Plot thickens in the tale of Shetland school closures

2nd August 2013 at 01:00

There was another twist in the Shetland Islands school closure saga this week when it came to light that the council plans to save one of the junior secondaries it had earmarked for closure.

However, the local authority is also planning to cut back on provision at its remaining junior secondary schools, making them S1 to S3 schools, as opposed to S1 to S4.

Shetland Islands Council's latest bid to restructure schooling in light of falling rolls and shrinking budgets began in 2007, but the process has been plagued by delays - the most recent being the moratorium on rural schools closures imposed while the Commission on Rural Education carried out its work.

The commission published its report in April and within hours Shetland Council announced its aim to carry forward plans made in the previous September, when it had agreed to close four junior high school secondary departments - Whalsay, Aith, Skerries and Sandwick - and five primary schools.

But the council has now revised its plans. Whalsay is to remain open but, along with the two other junior secondaries that the council plans to retain - Baltasound and Mid Yell - it will provide education only up to S3, as opposed to S4.

This, the council says, will ensure that all pupils receive an uninterrupted senior phase, from S4 to S6.

In Blueprint for Education, the authority states: "Ideally, transitions should be avoided in secondary education. If, however, a transition is unavoidable, it should take place before the senior phase commences so that the senior phase can be planned as a three-year experience from S4 to S6, rather than planning each year separately."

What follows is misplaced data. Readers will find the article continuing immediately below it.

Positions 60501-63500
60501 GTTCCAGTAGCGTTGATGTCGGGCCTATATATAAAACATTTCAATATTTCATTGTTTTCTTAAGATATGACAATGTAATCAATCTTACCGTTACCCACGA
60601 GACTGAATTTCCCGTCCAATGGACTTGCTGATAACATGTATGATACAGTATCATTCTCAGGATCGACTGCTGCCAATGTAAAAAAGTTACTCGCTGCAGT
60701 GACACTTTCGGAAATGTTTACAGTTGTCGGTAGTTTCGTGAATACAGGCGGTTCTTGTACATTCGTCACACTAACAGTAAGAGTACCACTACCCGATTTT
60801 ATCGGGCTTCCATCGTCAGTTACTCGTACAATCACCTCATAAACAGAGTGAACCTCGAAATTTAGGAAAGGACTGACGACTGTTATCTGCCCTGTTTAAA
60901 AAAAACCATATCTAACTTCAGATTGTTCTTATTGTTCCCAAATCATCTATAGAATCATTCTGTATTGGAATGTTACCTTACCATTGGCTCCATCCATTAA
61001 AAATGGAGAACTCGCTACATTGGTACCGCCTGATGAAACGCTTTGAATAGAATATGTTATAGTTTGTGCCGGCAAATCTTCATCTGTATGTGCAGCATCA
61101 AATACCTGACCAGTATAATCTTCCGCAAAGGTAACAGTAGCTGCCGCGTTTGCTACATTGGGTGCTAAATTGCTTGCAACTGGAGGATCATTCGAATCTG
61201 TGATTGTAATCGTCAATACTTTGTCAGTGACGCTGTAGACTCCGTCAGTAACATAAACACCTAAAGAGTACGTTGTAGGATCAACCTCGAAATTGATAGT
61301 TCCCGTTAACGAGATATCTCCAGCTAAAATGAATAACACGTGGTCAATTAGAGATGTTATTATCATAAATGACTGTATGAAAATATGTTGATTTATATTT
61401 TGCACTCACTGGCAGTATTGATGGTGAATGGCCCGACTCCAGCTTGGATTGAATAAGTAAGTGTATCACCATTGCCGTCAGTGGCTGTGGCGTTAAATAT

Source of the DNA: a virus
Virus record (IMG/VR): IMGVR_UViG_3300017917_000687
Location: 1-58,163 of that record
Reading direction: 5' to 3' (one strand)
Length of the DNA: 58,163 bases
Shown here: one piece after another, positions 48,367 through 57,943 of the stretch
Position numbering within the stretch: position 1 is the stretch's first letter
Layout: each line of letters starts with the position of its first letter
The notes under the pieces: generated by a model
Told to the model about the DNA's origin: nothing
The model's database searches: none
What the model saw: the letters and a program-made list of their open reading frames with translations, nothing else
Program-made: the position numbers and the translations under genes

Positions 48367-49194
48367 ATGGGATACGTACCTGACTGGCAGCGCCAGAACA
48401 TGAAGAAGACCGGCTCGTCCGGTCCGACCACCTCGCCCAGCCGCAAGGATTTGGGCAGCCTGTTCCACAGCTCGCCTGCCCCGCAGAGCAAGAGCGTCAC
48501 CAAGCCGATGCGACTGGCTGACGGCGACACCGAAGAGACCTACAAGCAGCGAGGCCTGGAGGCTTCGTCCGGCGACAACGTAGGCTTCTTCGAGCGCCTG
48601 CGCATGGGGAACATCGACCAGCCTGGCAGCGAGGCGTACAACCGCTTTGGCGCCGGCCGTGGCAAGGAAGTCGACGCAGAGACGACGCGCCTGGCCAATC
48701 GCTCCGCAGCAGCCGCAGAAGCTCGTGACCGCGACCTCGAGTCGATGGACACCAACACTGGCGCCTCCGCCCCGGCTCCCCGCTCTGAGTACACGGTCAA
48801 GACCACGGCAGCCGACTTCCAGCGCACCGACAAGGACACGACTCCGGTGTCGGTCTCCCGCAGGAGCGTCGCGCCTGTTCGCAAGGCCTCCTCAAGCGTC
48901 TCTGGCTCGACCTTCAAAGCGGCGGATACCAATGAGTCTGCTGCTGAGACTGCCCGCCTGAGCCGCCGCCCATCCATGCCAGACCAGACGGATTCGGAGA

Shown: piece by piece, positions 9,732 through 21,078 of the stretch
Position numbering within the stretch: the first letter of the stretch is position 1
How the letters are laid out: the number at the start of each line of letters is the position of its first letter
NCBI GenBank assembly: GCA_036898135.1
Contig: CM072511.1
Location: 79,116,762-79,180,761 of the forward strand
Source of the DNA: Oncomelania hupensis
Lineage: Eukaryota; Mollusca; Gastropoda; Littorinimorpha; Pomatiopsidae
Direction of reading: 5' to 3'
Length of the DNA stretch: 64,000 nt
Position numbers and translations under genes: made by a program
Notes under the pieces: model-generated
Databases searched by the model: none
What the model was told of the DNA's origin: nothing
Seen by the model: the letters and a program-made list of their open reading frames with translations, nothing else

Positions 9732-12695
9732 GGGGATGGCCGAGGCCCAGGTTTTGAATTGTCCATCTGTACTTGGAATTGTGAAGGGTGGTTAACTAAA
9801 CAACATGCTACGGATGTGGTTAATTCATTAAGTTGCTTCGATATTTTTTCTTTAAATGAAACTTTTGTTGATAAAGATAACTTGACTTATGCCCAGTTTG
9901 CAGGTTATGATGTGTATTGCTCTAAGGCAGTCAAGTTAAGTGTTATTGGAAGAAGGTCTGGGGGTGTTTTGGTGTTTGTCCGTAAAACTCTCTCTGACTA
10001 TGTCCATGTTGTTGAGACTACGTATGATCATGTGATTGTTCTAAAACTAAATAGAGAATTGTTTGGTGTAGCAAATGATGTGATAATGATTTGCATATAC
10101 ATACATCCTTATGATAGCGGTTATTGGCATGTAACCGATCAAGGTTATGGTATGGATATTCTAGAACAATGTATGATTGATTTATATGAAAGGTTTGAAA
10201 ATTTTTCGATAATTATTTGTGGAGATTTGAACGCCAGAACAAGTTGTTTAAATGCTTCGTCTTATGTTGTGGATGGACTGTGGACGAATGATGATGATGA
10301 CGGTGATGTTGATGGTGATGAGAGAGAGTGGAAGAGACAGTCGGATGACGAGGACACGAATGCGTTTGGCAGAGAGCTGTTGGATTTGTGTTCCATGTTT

The new report will be presented at the Education and Families Committee on 11 September and to the subsequent meeting of Shetland Islands Council.

Director of children's services Helen Budge said: "This timescale will allow the comments of teachers and others to be taken into account prior to the report being presented."

Log-in as an existing print or digital subscriber

Forgotten your subscriber ID?


To access this content and the full TES archive, subscribe now.

View subscriber offers


Get TES online and delivered to your door – for less than the price of a coffee

Save 33% off the cover price with this great subscription offer. Every copy delivered to your door by first-class post, plus full access to TES online and the TES app for just £1.90 per week.
Subscribers also enjoy a range of fantastic offers and benefits worth over £270:

  • Discounts off TES Institute courses
  • Access over 200,000 articles in the TES online archive
  • Free Tastecard membership worth £79.99
  • Discounts with Zipcar,, Virgin Wines and other partners
Order your low-cost subscription today